In honor of our 15th anniversary in 2017, Spirit Cultural Exchange launched its first Alumni Awards contest in August. Our goal was to identify and publicize former participants who have gone on to do significant things in their home countries and are/were particularly motivated by their SWT experience.
We received over 90 applications from past participants that have done great things since returning to their home countries. We got a variety of applicants… we heard from participants that now work for the government in their home country, some who became entrepreneurs and others who use their language skills to teach others English. But the one thing they all had in common was the impact the Summer Work and Travel experience had on their future.
After much consideration, we narrowed down our search and selected 11 finalists that we thought best exemplified the impact that the SWT program could have on an individual.
Daria Shylapugina is a finalist from Russia who spent her Summer Work and Travel experience in New Mexico in 2012. She used her English language skills to help her obtain a Marketing Specialist job where she translated texts between Russian and English. Read more to hear how her SWT experience impacted her and influenced her view on cultural exchange!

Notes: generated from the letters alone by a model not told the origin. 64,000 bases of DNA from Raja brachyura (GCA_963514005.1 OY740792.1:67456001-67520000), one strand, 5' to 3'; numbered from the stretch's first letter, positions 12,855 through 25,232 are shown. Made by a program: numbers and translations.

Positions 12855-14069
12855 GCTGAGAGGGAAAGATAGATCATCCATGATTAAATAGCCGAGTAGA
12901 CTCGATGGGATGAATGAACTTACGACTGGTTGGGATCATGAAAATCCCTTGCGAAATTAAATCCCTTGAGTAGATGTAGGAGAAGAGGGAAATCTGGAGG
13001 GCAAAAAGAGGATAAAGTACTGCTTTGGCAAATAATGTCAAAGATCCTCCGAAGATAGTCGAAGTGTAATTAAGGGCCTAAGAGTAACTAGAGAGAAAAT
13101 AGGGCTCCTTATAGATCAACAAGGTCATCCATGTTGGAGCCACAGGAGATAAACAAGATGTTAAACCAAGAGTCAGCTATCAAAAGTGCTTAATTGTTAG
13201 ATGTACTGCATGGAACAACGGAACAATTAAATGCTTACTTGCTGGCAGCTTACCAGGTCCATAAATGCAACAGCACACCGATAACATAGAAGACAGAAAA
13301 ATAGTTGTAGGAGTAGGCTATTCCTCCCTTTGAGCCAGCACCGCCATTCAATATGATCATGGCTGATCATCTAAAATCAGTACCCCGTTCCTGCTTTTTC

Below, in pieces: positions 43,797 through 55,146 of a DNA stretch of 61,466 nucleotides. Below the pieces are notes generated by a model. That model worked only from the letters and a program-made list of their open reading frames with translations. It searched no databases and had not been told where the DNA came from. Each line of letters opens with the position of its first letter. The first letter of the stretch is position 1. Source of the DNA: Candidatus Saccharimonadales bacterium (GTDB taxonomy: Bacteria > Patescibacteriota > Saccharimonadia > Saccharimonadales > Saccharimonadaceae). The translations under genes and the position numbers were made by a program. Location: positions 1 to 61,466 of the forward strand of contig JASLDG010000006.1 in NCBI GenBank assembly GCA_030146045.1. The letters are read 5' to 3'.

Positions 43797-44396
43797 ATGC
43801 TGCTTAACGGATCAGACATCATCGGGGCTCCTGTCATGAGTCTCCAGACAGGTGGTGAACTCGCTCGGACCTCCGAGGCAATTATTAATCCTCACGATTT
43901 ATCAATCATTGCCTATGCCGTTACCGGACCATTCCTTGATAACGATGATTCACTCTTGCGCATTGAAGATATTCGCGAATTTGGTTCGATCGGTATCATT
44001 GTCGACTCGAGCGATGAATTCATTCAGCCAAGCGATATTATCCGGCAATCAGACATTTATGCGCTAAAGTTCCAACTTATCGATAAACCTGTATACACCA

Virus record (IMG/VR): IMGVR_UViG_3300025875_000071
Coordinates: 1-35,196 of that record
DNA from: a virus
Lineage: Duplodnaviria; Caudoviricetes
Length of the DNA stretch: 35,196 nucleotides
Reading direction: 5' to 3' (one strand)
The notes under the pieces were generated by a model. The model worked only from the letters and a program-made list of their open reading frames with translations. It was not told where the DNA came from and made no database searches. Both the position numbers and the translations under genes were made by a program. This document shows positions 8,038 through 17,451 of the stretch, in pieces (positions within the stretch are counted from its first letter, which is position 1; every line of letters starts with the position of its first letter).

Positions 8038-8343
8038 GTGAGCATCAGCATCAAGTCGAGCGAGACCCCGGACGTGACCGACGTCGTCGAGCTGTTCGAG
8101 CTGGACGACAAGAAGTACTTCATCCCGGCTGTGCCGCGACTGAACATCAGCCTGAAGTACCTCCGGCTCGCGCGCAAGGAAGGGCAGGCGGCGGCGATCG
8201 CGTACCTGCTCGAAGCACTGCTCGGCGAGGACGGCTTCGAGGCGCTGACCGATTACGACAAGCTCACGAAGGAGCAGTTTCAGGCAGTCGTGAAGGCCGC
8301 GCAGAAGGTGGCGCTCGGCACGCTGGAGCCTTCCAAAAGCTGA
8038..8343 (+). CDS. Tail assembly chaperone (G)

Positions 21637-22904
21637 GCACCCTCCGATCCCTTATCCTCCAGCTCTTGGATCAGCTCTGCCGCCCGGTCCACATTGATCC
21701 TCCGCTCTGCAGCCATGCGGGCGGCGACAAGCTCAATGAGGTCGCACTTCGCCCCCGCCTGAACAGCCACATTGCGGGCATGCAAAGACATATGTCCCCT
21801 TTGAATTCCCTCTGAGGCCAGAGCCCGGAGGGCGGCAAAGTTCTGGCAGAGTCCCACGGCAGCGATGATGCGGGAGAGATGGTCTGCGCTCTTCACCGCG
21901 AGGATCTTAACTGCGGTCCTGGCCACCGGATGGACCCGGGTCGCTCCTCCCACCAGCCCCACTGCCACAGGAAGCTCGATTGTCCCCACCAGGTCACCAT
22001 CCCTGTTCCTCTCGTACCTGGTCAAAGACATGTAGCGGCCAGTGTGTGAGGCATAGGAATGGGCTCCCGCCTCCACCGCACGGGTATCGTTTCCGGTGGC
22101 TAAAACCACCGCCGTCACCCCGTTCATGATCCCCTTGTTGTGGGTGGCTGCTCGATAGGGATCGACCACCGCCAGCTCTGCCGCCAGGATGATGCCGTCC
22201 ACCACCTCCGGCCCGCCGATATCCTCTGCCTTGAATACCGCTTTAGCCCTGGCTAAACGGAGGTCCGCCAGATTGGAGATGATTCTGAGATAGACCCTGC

Can you tell us about your experience at the Sands restaurant?
When I came there I was a busgirl for a month or so because I was afraid of speaking English. Then I became a bit braver and said “I’m ready”, and was able to try out waitressing. I was always chatting with people and became closer with all of the guys inside. Sometimes I was left all alone as the only waitress and the customers would say something in Spanish. So I had to learn some Spanish words.
It was great fun! All the time, even when it was very busy! I got closer with another girl and we became great friends. Still now, we chat sometimes and she’s waiting for me to come there again.
How do you think that your Work and Travel experience changed your perspective on the US and its people?
I always thought that Americans were not so easy to contact or to chat with. In Russia there is a superstition that if you see a smiling man that means he is foolish. It was so unusual to see everyone smiling and saying, “hi, how are you?” That was so surprising because no one says “how are you?” if you don’t know them.
Another thing that surprised me was the easy attitude towards life. You live, you work, you have something to eat, a place to live, and you’re supposed to be happy.
Lastly, it taught me that I shouldn’t care as much about how I look. Maybe I have freckles, gray hair, or some disadvantage to my appearance or character. I always will find people who will love me the way I am. I think this is a special feature of Americans to care less about not so important things like your appearance or money. Just be the way you are and that’s enough!
Can you tell us about a person who made an impression on you during the time in the US?